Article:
Tag Archives: Kendraka

Bodhisattwa Ghosh’s Guide to Guitar Gear


There are very few people in Kolkata who are as skilled in wielding the axe as Bodhisattwa Ghosh. Popularly known as “Bodhi” in the Kolkata music circuit, this expert guitarist is definitely the person to go to if anyone wishes to get a lowdown on guitar gear. We recently got in touch with Bodhi, and asked him to share his views on guitars, gear and music with us.

Speaking about his basic gear, Bodhi introduced us to his guitars and pedal preferences. “I use the Fender 57 Reissue Stratocaster (Limited Edition) and the Fender Highway One Telecaster – both made in the USA. “For effects I use BOSS Single Units, the Fender Bassman Pedal (FBM-1), the Super Overdrive (SD-1), the Blues Driver (BD-2), the Mega Distortion (MD-2), the Chorus Ensemble (CE-5), the Digital Delay (DD-6) and my BOSS GT-10Regarding synths, I use a Novation Ultranova as my main synth and a Korg X50 as my accessory keyboard. Other gadgets I use are the Boss RC50 Loop Station and as for programming software I use Reason 5, Fruity Loops Pro and Acid Pro.”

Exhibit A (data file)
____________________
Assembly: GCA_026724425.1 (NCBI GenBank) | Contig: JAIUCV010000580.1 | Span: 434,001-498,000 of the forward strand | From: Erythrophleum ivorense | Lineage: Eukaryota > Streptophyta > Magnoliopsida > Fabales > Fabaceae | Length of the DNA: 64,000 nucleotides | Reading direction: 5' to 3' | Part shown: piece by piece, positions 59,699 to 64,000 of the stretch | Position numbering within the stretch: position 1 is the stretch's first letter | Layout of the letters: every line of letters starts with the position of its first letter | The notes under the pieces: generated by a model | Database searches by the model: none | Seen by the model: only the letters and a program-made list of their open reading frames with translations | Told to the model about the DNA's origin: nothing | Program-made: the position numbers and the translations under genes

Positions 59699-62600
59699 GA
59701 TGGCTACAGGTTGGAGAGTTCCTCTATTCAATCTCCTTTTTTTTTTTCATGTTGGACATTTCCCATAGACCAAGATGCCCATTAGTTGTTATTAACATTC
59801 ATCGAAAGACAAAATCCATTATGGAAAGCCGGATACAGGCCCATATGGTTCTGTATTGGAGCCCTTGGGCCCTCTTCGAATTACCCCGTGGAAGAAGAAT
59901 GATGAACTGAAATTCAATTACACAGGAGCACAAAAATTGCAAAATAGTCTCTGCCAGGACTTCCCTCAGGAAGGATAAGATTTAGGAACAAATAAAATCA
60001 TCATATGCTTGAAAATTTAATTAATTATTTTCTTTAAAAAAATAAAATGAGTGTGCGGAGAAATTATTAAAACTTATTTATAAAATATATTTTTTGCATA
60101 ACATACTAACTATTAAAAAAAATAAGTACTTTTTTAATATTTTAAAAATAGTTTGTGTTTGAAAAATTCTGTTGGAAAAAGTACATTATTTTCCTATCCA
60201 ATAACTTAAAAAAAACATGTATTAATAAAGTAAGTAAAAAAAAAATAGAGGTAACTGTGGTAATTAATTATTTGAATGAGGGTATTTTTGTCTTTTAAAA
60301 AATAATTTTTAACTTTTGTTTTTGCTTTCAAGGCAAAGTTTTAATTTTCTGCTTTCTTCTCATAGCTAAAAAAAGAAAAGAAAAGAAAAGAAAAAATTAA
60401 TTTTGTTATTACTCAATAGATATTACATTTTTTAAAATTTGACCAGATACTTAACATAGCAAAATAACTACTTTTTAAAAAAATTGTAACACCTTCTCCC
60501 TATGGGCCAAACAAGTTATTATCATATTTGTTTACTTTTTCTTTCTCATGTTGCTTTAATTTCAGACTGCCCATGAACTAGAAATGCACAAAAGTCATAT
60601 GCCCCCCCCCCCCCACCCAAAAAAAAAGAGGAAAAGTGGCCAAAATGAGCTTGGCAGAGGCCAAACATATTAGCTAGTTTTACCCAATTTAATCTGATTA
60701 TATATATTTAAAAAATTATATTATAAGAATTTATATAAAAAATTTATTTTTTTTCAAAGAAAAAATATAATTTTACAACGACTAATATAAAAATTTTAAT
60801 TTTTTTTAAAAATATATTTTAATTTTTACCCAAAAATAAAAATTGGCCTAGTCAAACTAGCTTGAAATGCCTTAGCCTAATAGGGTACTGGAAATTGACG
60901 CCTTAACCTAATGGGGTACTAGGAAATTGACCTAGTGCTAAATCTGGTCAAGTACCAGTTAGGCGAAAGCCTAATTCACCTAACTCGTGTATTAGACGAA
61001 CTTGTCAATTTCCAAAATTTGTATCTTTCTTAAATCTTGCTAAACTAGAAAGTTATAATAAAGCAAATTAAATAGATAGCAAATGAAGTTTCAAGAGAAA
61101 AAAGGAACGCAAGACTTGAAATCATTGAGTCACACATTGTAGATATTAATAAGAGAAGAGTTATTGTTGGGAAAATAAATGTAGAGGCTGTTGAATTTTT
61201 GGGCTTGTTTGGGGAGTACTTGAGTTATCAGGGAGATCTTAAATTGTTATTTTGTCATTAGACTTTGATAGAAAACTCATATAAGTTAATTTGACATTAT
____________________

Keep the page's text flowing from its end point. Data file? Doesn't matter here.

Bodhisattwa Ghosh's Guide to Guitar Gear

But options are always more basic when anyone is a beginner. “I started out with the shittiest equipment possible! Because my parents first thought that music was just a hobby for me, I got a Hobner acoustic guitar and my first electric was a Hobner “Strato” made out of plywood! The selector switches looked like light switches and never worked. I used a Zoom 505 (which in my opinion is the worst processor ever) and I didn’t even have an amp to begin with. I destroyed my Philips Cassette player by plugging my guitar into the headphone jack.”

“During college, I upgraded to a 2nd hand Squier Strat and a Korg 1000G. My mom also bought me an Epiphone Les Paul, but soon I realized I am more of a Fender player. In 2007, I had to get a Fender Strat, because I could feel that the Squier Strat was physically getting in the way of things I wanted to play. So, my father gave me the greatest gift of my life – a limited edition Fender US 57 reissue Strat priced at 1700 US dollars.”